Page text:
Saturday, July 9, 2011

The Fireside Chat for July 9th, 2011 (VIDEO)

President Obama calls on both parties to come together to find a balanced approach to deficit reduction that lets us live within our means without hurting investments our economy needs to grow and create jobs.

Friday, July 8, 2011

The President's Interview with...a Seattle Local TV Station?

This was also caught by Only Adult In The Room originally, and it's taken me a while to get to it.  The best part is the opening thirty seconds, where the reporter reveals that she went to High School with Stanley Ann Dunham, and the President's reaction.

Other than that, it's the standard sit down over the Economy, the Debt Ceiling, etc.

Thursday, July 7, 2011

So how much leverage do Congressional Democrats have in the Debt Ceiling Fight?

Apparently, quite a bit, according to Jonathan Bernstein, writing today at The Plum Line:

Greg asked earlier, “Do House Democrats have any leverage in the debt talks?” Barack Obama’s quick statement today to reporters made it clear that: yes, they do.

By emphasizing that “Democrats and Republicans are going to be required in both chambers,” the president inched towards defining a standard under which any grand bargain will require majorities of both parties in both Houses of Congress.

In reality, Obama was basically acknowledging the mathematics and politics of the situation. We know that at least 50 of the 240 House Republicans, and probably a good deal more, are not going to vote for a debt limit increase no matter what. That means they’ll need at least about 30 Democrats, and probably a good deal more. If a deal is going to need close to half of House Democrats, then it almost certainly needs Nancy Pelosi.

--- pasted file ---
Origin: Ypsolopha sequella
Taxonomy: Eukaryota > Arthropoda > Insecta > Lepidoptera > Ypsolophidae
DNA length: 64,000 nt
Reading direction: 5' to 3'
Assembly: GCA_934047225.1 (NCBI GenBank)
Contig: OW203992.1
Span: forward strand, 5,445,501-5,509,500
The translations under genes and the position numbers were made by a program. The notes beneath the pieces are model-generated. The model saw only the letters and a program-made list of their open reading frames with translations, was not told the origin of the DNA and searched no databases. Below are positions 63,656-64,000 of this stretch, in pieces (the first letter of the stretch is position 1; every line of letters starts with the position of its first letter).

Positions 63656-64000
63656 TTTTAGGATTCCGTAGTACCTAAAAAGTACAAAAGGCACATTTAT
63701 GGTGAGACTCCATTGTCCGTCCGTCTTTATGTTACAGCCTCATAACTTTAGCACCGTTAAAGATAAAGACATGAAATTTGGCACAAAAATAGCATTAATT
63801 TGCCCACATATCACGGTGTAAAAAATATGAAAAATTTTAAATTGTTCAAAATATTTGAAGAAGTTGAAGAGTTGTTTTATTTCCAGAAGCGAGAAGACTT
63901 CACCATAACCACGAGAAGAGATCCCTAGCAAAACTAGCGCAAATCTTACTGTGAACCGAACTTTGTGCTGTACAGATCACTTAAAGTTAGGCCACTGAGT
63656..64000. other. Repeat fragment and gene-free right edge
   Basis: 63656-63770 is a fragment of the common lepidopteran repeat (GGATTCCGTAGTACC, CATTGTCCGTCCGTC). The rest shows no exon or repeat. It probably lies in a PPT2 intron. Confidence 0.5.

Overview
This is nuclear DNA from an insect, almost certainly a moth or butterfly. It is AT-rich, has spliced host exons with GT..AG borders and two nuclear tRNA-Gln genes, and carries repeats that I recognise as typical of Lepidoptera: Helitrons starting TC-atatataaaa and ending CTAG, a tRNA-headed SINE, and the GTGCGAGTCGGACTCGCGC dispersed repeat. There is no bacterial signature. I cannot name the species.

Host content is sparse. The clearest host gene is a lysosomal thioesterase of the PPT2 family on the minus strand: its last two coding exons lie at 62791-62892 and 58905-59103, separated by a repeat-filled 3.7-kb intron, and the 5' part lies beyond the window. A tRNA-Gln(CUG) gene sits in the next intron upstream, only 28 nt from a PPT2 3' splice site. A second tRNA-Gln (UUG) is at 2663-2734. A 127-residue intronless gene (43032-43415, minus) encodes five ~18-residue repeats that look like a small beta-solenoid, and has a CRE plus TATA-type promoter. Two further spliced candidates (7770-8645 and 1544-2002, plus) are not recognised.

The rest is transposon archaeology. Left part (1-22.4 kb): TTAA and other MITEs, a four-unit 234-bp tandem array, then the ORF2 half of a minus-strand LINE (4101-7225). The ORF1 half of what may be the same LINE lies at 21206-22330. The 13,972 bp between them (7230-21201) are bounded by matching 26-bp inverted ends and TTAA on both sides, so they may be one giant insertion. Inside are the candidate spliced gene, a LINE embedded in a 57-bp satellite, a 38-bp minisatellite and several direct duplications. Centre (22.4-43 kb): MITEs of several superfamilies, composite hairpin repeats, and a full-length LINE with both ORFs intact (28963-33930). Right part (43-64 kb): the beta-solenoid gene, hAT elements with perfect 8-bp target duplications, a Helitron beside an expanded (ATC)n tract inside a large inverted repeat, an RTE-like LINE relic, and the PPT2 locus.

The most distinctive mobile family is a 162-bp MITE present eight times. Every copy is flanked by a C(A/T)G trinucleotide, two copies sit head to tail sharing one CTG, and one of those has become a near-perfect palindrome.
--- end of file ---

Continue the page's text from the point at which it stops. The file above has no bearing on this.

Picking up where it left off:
The truly goofy thing about this whole mess is the outsized influence enjoyed by those 50 or so House Republicans that won’t be voting for any deal, no matter how much it might tilt towards conservative priorities. One would think that they’ve dealt themselves out. However, they — along with their slightly less rejectionist conservative collaborators — are the key restraint on John Boehner. As Jonathan Chait notes today, what their opposition does is make some of the deals that are mathematically possible into political poison for the Speaker. He isn’t going to endorse anything that won’t get the approval (in private at least — they may not vote that way) of a strong majority of the House Republican conference, because otherwise he risks a revolt.

For House Democrats, the best strategy (no surprise here) is unity. If they can maintain that, then they have quite a bit of leverage. If not, Boehner can start trying to pick off 25 or 30 or 35 Democrats, and perhaps he can make that work. My guess, however, is that ultimately nothing will pass unless it has genuine leadership support — and not just votes — from Democrats and Republicans in both chambers. Nancy Pelosi certainly knows that, and as the President himself said today, he’s very aware that he needs Democrats to get this done.

Remember, this has always been the key thing. John Boehner places being Speaker over the fiscal health of the Country.

"[By Sunday], the parties will at least know where each other’s bottom lines are..." (VIDEO)

From the prepared remarks:

Hello, everybody. I’m going to make a very brief statement.